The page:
Gypsyland. The Atlantic Side Of The Pyrenees is one of the early works under the title Gypsyland. Under this title Damian Le Bas created a possible but so distant imaginary land of the Roma, his Gypsyland, which is denied them as a minority without their own state. It would also be all the more unlikely that this country would be in the area of northern Spain as depicted on the map. It is artistic fiction, a utopia. The use of maps as an underground not only gives Le Bas’s works a texture of their own, it is also the conversion of an object, which actually serves to define boundaries and paths to one that opens up spaces for people. The complexity of collage-like memories, traces and paths are dazzlingly brought together. The banal, like the processing of the name of the city of Burgos into ‘Beefburgos’, always meets profound historical references to the journey of the Roma across national borders; next to the crosses of the dead is the laughter of the present; three hands rise over the land as if with gestures of flamenco; the painted ‘Here today - here tomorrow’ makes the overlapping times clear once again. In this map, the painted faces are layered virtuously over each other. The work evokes the good place that Gypsyland could be. Gypsyland was therefore the title of Damian Le Bas’s first exhibition at the Kai Dikhas Gallery in 2012. The title became a trademark for the artist and was also the title of the first retrospective of Damian Le Bas’ work after his death at the 1st Roma Biennale Come Out now! at the Gorki Theater in Berlin in 2018. The work Gypsyland. The Atlantic Side Of The Pyrenees itself was part of the exhibition of the first pavilion of Sinti and Roma at the Venice Biennale Paradise Lost in Venice 2007, curated by Tímea Junghaus. It thus also stands for the breakthrough of contemporary art of minority made possible by the exhibition.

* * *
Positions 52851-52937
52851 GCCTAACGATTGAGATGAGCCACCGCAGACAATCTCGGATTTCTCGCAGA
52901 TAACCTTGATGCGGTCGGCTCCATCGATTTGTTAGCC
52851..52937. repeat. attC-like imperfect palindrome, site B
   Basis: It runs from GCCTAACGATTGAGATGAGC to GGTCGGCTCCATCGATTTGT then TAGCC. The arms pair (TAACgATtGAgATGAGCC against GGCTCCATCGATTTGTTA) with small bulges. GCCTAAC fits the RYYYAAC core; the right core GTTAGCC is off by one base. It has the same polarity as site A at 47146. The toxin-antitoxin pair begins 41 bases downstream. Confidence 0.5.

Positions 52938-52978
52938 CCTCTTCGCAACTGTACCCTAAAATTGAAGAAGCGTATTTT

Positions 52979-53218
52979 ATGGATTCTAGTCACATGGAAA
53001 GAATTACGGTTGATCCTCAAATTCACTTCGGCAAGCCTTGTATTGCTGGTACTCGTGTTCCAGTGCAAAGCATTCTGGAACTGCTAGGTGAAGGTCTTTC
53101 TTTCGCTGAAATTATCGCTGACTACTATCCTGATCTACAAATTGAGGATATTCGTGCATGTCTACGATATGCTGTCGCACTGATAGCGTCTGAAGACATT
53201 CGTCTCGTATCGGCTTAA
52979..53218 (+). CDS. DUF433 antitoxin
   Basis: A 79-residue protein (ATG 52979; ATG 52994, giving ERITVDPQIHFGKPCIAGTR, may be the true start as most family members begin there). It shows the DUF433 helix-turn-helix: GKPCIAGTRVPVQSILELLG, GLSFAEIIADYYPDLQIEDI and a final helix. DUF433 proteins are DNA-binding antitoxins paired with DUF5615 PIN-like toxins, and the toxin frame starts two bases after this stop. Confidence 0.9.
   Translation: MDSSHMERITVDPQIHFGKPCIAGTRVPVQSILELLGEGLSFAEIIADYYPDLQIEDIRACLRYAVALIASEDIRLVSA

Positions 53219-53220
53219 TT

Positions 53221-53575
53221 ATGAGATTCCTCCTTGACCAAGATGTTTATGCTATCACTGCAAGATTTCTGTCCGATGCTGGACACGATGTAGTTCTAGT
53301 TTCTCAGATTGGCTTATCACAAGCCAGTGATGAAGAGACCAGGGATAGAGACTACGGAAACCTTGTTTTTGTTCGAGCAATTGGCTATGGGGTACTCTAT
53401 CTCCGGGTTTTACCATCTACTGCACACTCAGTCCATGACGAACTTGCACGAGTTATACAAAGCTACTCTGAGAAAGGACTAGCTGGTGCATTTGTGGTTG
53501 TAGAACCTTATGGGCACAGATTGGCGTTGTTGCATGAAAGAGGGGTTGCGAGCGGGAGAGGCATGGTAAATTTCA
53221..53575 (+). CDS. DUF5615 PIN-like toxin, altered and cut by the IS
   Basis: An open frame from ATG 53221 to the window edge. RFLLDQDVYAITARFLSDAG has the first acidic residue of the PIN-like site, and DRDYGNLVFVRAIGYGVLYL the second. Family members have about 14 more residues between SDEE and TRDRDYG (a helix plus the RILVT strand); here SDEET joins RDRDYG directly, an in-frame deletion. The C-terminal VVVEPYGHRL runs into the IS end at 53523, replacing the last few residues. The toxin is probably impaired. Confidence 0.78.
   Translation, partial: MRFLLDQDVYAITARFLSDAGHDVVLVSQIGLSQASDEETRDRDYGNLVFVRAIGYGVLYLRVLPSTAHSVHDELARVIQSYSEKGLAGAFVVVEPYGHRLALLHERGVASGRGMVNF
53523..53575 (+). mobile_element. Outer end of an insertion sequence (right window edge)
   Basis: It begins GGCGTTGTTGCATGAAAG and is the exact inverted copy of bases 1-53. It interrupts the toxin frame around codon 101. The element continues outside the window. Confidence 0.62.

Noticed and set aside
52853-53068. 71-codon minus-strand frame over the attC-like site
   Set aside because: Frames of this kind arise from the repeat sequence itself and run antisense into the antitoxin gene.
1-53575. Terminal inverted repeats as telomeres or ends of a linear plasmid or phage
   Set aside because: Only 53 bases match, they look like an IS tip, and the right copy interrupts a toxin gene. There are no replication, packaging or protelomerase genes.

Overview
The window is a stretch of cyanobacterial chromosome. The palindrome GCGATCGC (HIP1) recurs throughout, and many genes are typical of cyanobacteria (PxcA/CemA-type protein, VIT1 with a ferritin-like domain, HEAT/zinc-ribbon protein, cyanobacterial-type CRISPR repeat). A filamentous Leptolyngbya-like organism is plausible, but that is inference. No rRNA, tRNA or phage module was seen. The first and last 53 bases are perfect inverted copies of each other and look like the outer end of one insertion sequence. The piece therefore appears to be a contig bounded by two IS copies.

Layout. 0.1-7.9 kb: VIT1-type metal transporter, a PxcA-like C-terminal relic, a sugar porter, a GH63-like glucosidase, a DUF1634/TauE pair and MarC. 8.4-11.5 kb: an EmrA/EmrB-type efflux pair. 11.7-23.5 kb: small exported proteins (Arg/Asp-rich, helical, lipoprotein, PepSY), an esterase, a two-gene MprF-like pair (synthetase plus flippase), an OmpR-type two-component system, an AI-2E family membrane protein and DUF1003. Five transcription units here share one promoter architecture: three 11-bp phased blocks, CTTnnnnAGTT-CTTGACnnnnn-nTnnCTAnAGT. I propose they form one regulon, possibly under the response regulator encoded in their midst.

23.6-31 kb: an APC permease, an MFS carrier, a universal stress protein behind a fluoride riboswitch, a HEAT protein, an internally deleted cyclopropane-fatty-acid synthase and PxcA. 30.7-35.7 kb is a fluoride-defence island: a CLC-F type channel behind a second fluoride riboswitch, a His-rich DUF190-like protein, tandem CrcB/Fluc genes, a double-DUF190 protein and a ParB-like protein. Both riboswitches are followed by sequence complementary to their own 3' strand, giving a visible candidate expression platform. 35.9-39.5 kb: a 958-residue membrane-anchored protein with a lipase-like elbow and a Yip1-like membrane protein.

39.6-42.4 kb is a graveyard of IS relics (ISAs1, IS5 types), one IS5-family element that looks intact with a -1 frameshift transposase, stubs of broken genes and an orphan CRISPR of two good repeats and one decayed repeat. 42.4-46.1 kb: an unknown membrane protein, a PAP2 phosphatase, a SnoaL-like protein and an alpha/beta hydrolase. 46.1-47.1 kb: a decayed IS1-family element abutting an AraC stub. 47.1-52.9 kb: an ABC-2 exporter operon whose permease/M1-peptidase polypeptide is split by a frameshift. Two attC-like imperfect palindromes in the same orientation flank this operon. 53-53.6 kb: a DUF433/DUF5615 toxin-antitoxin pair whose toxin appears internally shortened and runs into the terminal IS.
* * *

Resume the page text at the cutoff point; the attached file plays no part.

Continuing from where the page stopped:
‘You created a Gypsyland Europa that has no limitations, not confied by boundareis and borders, fluid in ideas, positive in enabling abilities, taking the negatives and making them positives.’
Delaine Le Bas in Gypsyland